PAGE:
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Cider Reduction

I’m looking for feedback on an idea I have. Perhaps someone has even tried this already.

My wife and I have a couple of favorite recipes that call for making a syrup or glaze out of apple cider by reducing it in a pan on the stove. The result is delicious. What would happen if I made a hard cider that started out as 5 gallons of fresh cider, plus another gallon that had been reduced down to a syrup?

I expect the alcohol content would be higher due to a higher OG. I hope the apple flavor might be a touch stronger. I’m guessing it might add a bit of a caramel flavor.

I have not tried this but it sounds wonderful. Go for it!

Dave isn’t that was cause pectin haze? Thats why I ask about RO to remove the water and leave the juice in a concentrated manner. You could always add some of the water to find a gravity that would balance a bit more alcohol and apple. Sneezles61 :blah:

RO is an interesting idea for concentrating apple juice. Not sure I would try that though, might mess up your RO system. But if you had an old one that you didn’t much care about, it’s an interesting suggestion and should work.

Sounds kind of similar to ice cider (https://en.wikipedia.org/wiki/Ice_cider), except you are heat reducing the water instead of ice-reducing it. I’ve been wanting to try ice cider at some point, but as I don’t have a reliable source for apples, I haven’t been able to yet. And this year’s harvest is terrible, so I don’t expect anyone to offer. Maybe next year…

I would be concerned about a couple issues: pectin as Sneezles brought up is easily fixed with pectic enzyme. In fact, I recommend that for any cider if you want it to be clear. The other issue is the carmalization flavors. They may or may not be recognizable after the yeast get done with the fermentation. Or it may get turned into something horrible. But the only way to know is to try it.

Let us know how it comes out.

Last year, I made a cider that was blended between a gallon of fresh cider and a gallon that I, ahem, accidentally freeze concentrated. I left a gallon out overnight, and the next morning it was nice and slushy. I inverted it over a quart jar and the syrupy concentrate dripped out, leaving mostly ice behind. These were blended and fermented. I have yet to bottle it, but when I last racked it, the concentrate definitely added a flavor boost. I’d absolutely do this again.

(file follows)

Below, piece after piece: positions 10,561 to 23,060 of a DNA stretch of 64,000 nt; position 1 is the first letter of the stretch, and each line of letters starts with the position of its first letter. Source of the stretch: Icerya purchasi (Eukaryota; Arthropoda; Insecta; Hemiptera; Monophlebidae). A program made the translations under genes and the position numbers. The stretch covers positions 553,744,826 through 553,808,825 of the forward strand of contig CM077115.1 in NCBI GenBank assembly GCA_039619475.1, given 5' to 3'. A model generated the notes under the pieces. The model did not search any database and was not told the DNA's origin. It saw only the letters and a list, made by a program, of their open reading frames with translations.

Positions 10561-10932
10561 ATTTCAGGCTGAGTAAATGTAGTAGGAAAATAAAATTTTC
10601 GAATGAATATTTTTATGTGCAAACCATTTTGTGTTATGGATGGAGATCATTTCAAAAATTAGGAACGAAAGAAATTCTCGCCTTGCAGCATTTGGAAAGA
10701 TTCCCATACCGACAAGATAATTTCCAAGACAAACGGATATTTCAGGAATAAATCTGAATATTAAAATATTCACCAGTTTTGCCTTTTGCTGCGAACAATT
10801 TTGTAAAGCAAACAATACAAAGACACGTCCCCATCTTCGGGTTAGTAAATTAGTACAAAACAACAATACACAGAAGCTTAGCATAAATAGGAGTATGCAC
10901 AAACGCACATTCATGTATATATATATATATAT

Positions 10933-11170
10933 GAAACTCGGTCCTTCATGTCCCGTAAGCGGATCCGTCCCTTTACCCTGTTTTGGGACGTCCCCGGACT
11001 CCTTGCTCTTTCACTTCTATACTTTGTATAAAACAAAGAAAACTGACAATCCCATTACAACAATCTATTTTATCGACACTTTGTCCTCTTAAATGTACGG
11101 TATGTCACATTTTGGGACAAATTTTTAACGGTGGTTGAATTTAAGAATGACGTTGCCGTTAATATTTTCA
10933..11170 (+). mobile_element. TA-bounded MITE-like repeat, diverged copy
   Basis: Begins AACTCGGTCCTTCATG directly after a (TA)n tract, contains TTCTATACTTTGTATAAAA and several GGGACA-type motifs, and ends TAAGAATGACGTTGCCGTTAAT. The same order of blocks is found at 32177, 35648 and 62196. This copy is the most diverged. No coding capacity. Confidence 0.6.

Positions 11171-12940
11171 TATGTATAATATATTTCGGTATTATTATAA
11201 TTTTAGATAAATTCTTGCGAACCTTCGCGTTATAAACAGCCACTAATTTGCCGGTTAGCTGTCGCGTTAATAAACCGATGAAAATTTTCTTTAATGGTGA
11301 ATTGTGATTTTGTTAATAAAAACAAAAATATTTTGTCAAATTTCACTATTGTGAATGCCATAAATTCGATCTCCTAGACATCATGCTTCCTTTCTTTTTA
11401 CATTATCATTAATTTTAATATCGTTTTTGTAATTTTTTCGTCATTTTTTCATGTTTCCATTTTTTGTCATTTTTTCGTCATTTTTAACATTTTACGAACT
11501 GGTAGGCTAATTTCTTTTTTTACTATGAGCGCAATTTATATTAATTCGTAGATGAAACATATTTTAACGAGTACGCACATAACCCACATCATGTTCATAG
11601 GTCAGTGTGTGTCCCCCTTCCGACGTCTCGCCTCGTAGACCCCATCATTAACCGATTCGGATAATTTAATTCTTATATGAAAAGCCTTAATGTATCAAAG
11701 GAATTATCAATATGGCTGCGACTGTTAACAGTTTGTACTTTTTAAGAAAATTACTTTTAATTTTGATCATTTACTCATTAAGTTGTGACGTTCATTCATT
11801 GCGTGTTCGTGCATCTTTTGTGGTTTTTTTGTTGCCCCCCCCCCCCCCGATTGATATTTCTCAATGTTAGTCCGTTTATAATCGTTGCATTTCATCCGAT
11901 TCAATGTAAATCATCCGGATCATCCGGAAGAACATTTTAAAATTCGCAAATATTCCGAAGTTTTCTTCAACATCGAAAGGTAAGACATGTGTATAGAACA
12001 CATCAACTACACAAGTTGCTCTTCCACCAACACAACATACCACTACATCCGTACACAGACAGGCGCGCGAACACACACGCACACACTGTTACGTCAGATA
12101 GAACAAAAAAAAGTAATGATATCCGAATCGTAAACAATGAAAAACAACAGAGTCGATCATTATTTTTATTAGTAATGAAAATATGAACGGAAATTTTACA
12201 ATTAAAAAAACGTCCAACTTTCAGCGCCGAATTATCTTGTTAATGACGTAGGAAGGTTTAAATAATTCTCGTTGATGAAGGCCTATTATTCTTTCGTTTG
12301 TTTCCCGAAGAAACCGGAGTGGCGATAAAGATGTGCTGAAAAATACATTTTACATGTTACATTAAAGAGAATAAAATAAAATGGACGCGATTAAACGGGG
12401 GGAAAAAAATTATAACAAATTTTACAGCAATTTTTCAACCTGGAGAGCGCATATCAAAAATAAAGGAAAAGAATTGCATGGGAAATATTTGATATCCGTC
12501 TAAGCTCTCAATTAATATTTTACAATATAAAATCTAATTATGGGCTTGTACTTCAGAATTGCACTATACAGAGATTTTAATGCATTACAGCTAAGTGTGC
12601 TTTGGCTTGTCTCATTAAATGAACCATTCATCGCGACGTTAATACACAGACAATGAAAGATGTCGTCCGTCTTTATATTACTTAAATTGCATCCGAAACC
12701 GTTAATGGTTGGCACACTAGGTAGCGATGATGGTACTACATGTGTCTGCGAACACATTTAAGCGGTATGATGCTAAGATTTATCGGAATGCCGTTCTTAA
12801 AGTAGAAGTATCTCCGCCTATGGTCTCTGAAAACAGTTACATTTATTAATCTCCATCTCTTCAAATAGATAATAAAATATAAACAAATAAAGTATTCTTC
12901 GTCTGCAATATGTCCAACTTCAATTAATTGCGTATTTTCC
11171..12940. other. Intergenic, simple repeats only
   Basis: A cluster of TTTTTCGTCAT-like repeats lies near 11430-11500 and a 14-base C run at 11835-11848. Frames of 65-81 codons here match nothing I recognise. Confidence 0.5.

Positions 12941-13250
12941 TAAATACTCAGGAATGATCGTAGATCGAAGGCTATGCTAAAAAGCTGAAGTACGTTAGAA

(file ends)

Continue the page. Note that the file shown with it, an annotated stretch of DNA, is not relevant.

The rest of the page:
Reducing on the stove to a syrup would also work, but heating it will certainly drive off some of the aromatics and change the flavor. Not that it’s a bad thing, it’ll just be different. Let us know how it works!

After doing some reading online I think I will abandon this idea, at least for my first cider attempt. Many folks seem to think that boiling cider will be pretty detrimental to its flavor. I do really like the idea of freeze-concentrating some of it prior to fermentation though. I may give that a try.

I wouldn’t abandon it entirely… but what about making the syrup separately from the fermented cider and adding a shot of it to the glass at serving? If you like the flavor of the syrup, I’d roll with it. This way you aren’t sacrificing an entire batch if it doesn’t pan out, but still get the flavor and sweetness boost.

I actually did this for my last cider, and the results were interesting. It was quite good, although it did have some drawbacks. Overall I prefered the syrup version than the plain.

Basically the finished product ended up being Darker, Sweeter, More ‘appley’, less clean and crisp, and Fuller Bodied than my previous batch without the syrup. Final gravity was 1.005, the highest ever from any cider I’ve made!

It also ended up with a touch of stewed-apple flavour, but it wasn’t hugely pronounced. Whilst it probably is strictly an undesirable aspect, it wasn’t offputting, and most non-cider-drinking people that tried it didn’t notice until it was pointed out to them.

One question. Is anyone concerned about methanol concentration in freeze concentration of cider

Not really. Consume only in moderation to avoid nasty headaches.

I freeze/concentrate all of my cider. It goes straight from the press into glass gallons and straight to the freezer. After partial thawing, I get 1.06 to 1.07 SG which makes for a shelf stable cider - no preservatives or refrigeration. Not only is the sugar concentrated but also the flavors.

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